Much more closer ties between Israel and Sri Lanka were restored after 1977 under Sri Lanka’s first executive president Junius Richard Jayewardene when the island nation began to suffer from LTTE terrorism. Cabinet minister Lalith Athulathmudali, who previously worked as a lecturer in law at the Hebrew University of Jerusalem, and Jayewardene’s son Ravi Jayewardene were determined that Sri Lanka should seek technical assistance from Israel to combat LTTE. In fact, Jayewardene desperately turned to Israel after the West denied his requests regarding purchasing weapons. Security ties soon led to the establishment of diplomatic relations, and in April 1984, an Israeli mission was opened in Colombo for the second time. The vivid account is given by Victor Ostrovsky and Claire Hoy in their bestselling work “By Way of Deception: A Devastating Insider’s Portrait of the Mossad” indicates how Mossad aided the Sri Lanka government in the early ’80s. According to Ostrovsky, it was a Mossad operative (katsa) named Amy Yar who advised JR Jayewardene’s government to accelerate the country’s most ambitious development Mahaweli project as a quick remedy for the energy crisis and, more importantly, as the most suitable strategy of settling Sinhalese farmers in the dry zones of the island. Under Mossad’s guidance, two Israeli academics provided a broad analysis of this project’s worth, which crucially helped the Sri Lankan government convince the World Bank for its 250 million $ investment. Furthermore, a large amount of Mahaweli project contract was given to a major Israeli company Solel Bonah and eminent Israeli architect Ulrik Plesner planned six new towns for the Mahaweli settlements. The new swing of Israeli presence in Sri Lanka in the early 1980s and the opening of the Israeli embassy in Colombo in 1984 caused paranoia among the Muslim ethnic minority in Sri Lanka on a new Jewish conspiracy theory. The antipathy that arose from the Muslim organization sympathizing with PLO in Sri Lanka was often filled with slogans portraying Israel as a state that ruthlessly perpetrates violence.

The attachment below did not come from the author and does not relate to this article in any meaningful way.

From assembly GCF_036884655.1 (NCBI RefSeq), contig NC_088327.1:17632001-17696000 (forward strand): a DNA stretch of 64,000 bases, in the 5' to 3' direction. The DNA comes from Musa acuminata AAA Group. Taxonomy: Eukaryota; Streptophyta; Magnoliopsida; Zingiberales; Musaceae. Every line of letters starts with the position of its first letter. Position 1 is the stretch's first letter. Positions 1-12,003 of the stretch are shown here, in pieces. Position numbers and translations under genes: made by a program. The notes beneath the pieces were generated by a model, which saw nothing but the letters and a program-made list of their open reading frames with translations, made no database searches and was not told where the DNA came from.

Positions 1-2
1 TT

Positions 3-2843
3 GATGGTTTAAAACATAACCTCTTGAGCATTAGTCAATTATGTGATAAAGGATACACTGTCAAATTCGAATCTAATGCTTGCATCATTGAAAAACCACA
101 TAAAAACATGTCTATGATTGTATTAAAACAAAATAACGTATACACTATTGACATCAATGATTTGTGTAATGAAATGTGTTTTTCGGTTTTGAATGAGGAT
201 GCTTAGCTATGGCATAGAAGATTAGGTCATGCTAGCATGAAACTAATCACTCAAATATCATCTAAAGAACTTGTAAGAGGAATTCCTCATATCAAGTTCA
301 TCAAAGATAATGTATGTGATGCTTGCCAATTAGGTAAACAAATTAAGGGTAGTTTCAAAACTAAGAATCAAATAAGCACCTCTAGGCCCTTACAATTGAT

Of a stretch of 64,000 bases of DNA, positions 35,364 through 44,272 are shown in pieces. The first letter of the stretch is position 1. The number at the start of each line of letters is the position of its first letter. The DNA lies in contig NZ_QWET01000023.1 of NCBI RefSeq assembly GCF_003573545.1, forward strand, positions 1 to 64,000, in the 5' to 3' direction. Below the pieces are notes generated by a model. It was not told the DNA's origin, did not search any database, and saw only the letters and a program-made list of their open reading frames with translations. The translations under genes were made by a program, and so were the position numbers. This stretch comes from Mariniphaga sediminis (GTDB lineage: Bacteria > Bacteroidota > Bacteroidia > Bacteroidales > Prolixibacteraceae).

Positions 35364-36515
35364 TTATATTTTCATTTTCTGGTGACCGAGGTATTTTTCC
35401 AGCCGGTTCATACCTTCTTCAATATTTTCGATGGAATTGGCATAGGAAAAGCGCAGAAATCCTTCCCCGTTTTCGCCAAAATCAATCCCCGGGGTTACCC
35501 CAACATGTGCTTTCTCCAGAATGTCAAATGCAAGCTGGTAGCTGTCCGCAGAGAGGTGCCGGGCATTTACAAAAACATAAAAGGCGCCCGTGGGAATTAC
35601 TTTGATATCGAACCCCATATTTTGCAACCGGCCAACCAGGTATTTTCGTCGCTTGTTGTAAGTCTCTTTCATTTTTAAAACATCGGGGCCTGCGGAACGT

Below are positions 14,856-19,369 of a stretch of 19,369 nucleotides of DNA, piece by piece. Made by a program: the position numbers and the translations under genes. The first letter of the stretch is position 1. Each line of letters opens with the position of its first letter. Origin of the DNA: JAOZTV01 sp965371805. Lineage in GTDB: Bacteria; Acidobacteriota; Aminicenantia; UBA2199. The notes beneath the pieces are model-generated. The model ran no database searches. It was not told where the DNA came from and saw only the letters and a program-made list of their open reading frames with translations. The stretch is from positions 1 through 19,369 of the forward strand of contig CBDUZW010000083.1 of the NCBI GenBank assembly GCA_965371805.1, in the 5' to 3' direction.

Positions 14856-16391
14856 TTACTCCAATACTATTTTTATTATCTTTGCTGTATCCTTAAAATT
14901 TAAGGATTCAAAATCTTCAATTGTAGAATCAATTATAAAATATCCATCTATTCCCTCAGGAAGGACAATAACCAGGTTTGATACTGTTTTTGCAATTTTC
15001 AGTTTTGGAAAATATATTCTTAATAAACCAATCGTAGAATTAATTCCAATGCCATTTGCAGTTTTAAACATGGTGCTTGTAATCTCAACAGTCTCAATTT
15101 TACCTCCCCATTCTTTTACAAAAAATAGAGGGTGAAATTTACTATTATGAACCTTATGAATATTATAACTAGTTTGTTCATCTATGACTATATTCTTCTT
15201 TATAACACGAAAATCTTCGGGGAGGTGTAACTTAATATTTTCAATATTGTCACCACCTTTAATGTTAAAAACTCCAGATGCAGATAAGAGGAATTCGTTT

President Jayewardene’s successor Ranasinghe Premadasa took a completely different approach toward Israel with his pro-Arab stances. He confounded the West by voting against the UN General Assembly Resolution 46/86 in 1991 that was adopted to revoke Resolution 3379, which had called Zionism a form of racism. Premadasa’s decision to vote against the resolution brought no particular fame to a small island nation like Sri Lanka; even as a traditional pro-soviet state during the cold war, India sided with the USA in the general assembly. Premadasa made its final blow against the Israeli presence in Sri Lanka by terminating the diplomatic ties in 1992. The whole process of delegitimizing Israel and thwarting Israel-Sri Lanka relations was rooted in the astute manipulation led by PLO and the supporters in the local Muslim community in Sri Lanka, which undermined every strengthening diplomatic effort between the two nations.
(Punsara Amarasinghe is a former visiting researcher at Global Legal Studies Center at the University of Wisconsin Madison and is currently reading for Ph.D. in law at Institutetute of law, politics, and development Scuola Superiore Sant Anna in Pisa, Italy. He holds LL.M in international law from South Asian University, New Delhi. He can be reached at firstname.lastname@example.org )